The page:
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Messages - Maribeth

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Introductions / Re: here to learn!
« on: Oct 24, 2022, 09:32 pm »
Hi and welcome, Megan!

Kennedy Center Theater for Young Audience is hiring crew positions for our Spring 2023 national tour! Our AEA SM position is hired on a TYA AEA Tier I weekly contract. This position pays $900/week plus per diem and housing in a single hotel-room.

SM prep begins - 12/27/22
First rehearsal - 1/3/23
Move to stage - 1/17/23
Tour launch - 1/23/23
Return to DC - 5/7/23

For more information and link to application, please see the full job posting. Other tour crew positions are also available, and can be found here, listed in the Education Department.

Introductions / Re: Hey everyone!
« on: Jun 01, 2022, 07:27 pm »

Introductions / Re: Finally Finding Home
« on: Jun 01, 2022, 07:27 pm »
Hi and welcome, Becky!

Introductions / Re: Excited to join the community!
« on: Mar 18, 2022, 06:29 pm »
Hi and welcome, Kel!

Introductions / Re: Always looking for advice
« on: Feb 05, 2022, 05:01 pm »
Hi and welcome!


Kennedy Center Theater for Young Audiences is soliciting resumes for the following position on upcoming tours: (Non-Union) Wardrobe/Props Supervisor with COVID Safety Responsibilities

The responsibilities of the Wardrobe/Props Supervisor include, but are not limited to:
1.       Loading and unloading of the truck, assisting in the set up/strike of the set, and directing road cases to stage/truck in proper order.
2.       Setting up/strike of the prop tables and costume racks, unpacking and setting up all props and costumes during load-in.
3.       In coordination with the Stage Manager, assigning and setting up dressing rooms in each venue.
4.       Supervising and training local wardrobe personnel during the load-in, performance and load-out.  In conjunction with local crew, acting as a backstage dresser during each performance.
5.       Managing the backstage area during the run of the show, facilitating any prop hand-offs and helping the Sound Supervisor/ATD in the case of a sound-related problem.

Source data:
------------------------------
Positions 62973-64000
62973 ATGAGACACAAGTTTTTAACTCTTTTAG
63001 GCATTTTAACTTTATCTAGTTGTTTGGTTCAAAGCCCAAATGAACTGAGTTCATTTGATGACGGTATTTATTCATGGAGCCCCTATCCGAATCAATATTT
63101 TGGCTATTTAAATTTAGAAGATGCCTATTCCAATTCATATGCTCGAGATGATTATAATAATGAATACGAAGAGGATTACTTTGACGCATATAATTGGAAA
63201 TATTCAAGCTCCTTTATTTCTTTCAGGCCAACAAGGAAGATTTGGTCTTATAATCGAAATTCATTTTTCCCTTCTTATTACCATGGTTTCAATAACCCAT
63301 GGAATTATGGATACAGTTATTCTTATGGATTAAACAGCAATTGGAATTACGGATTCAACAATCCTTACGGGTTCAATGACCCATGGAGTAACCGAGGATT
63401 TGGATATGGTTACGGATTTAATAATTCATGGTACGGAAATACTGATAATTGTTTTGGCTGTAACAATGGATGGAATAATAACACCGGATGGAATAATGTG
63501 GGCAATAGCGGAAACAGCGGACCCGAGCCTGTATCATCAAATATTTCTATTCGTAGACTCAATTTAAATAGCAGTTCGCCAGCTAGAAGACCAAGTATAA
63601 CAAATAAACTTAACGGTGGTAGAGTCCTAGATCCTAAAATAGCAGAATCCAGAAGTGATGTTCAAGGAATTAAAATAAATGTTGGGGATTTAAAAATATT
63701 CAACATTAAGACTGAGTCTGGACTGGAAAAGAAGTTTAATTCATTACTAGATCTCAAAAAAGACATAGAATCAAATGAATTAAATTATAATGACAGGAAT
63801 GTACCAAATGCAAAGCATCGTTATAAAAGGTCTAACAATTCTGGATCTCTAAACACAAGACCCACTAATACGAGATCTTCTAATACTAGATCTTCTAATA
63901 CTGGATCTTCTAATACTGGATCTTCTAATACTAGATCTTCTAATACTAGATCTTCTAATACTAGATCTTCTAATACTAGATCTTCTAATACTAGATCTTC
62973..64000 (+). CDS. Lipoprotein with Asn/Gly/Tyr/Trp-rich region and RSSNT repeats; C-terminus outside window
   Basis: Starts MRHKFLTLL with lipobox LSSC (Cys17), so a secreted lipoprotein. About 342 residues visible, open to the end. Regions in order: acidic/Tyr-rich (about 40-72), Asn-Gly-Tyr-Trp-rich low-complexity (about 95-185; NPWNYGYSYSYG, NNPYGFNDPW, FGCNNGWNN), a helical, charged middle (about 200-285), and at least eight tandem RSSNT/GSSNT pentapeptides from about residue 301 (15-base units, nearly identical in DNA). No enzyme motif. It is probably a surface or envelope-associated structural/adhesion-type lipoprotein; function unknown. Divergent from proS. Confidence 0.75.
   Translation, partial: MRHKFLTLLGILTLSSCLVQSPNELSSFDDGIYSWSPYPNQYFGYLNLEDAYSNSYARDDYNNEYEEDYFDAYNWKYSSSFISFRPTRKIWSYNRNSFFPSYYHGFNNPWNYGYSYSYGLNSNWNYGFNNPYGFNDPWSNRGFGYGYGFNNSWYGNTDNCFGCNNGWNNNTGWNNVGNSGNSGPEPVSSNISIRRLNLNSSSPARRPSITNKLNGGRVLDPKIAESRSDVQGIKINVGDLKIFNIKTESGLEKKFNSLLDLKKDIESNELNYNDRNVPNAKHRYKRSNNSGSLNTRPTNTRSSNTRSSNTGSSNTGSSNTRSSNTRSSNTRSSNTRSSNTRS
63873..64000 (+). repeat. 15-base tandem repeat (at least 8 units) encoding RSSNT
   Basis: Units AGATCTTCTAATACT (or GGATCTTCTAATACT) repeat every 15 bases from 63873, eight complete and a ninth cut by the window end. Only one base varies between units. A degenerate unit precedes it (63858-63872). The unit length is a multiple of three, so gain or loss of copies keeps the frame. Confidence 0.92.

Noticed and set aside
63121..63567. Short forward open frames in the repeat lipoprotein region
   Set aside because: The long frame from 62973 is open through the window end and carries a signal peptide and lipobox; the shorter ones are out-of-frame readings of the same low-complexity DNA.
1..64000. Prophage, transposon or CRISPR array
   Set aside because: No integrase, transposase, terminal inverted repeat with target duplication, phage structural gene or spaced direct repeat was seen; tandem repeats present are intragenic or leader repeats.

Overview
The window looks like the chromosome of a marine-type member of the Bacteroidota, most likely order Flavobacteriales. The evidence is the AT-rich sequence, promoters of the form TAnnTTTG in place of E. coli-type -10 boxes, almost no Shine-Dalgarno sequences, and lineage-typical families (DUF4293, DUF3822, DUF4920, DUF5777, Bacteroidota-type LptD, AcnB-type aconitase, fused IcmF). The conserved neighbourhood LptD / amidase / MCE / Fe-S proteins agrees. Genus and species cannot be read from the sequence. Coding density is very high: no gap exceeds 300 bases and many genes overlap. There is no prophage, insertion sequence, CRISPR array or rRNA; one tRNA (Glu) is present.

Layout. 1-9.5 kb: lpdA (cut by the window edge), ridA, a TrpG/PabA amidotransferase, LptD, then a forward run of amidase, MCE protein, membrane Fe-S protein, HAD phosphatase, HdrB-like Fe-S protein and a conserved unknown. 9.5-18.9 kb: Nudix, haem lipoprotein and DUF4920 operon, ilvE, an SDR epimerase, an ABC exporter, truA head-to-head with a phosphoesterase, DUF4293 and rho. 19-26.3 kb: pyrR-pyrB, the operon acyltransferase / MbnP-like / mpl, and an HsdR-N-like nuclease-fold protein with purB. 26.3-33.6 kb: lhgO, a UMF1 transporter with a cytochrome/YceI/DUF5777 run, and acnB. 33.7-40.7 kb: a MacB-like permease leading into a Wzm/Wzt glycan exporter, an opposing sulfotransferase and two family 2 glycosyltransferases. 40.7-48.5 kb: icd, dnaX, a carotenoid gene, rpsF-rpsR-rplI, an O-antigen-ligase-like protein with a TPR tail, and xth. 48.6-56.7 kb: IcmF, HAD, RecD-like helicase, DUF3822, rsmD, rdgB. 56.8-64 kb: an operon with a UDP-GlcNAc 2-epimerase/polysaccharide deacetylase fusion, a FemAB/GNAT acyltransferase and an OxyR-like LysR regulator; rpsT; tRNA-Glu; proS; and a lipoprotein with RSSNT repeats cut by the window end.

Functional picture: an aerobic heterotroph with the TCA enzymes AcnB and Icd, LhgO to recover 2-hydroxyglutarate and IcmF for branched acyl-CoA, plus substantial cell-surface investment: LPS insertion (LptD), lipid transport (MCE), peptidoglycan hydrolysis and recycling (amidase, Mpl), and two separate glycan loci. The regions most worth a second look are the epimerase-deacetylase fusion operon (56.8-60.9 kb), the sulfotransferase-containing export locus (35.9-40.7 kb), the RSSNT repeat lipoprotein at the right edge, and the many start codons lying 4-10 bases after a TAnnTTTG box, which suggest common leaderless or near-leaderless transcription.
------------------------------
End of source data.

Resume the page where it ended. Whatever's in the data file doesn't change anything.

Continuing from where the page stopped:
6.       Laundering or overseeing the proper laundering of costumes. Timely maintenance/repairs of the properties and costumes.
7.       Serving as a truck driver and, when needed, maintaining all applicable paperwork (driver log, trip log and vehicle condition report).
8.       Providing COIVD Safety duties for the tour. Responsibilities include implementing and maintaining KC COVID protocols, including mask usage and weekly testing for a company of ten.

Compensation for this position is $750/week plus per diem and housing when on the road. The start date for our next tour is January 11th, 2022, and the expected end date is April 10th, 2022. If interested in this or future touring positions, please send a resume and an email indicating your interest in such positions to , with “TYA Tour Crew Position” in the subject line.

Introductions / Re: Semi-Retired SM But Still Teaching!
« on: Mar 06, 2021, 10:18 am »
Welcome, Jackie!

Kennedy Center Theater for Young Audiences is holding virtual open call interviews, and there are dedicated times for DC-area stage managers, ASMs, and production assistants. These interviews are not for any specific positions in our upcoming season, but we'd love to get to know you for future stage management needs. Please note that most of our productions (other than tours) are local to Washington, DC.

More information can be found on the website, including how to request access accommodations and how to request a time slot. Stage managers should include a resume - no headshot needed.

Please email with questions - do not send PMs. Thanks!

Introductions / Re: What an AWESOME resource
« on: Jan 07, 2021, 03:54 pm »
Hi and welcome, Kyle!

Introductions / Re: Excited to be here!
« on: Nov 25, 2020, 06:54 am »
Welcome, Holly!

Students and Novice Stage Managers / Re: Perfectionism
« on: Oct 15, 2020, 06:36 pm »
There's a really relevant article on HowlRound about this. "Hold, Please - Addressing Urgency and Other White Supremacist Standards In Stage Management." I particularly like the viewpoint of this paragraph,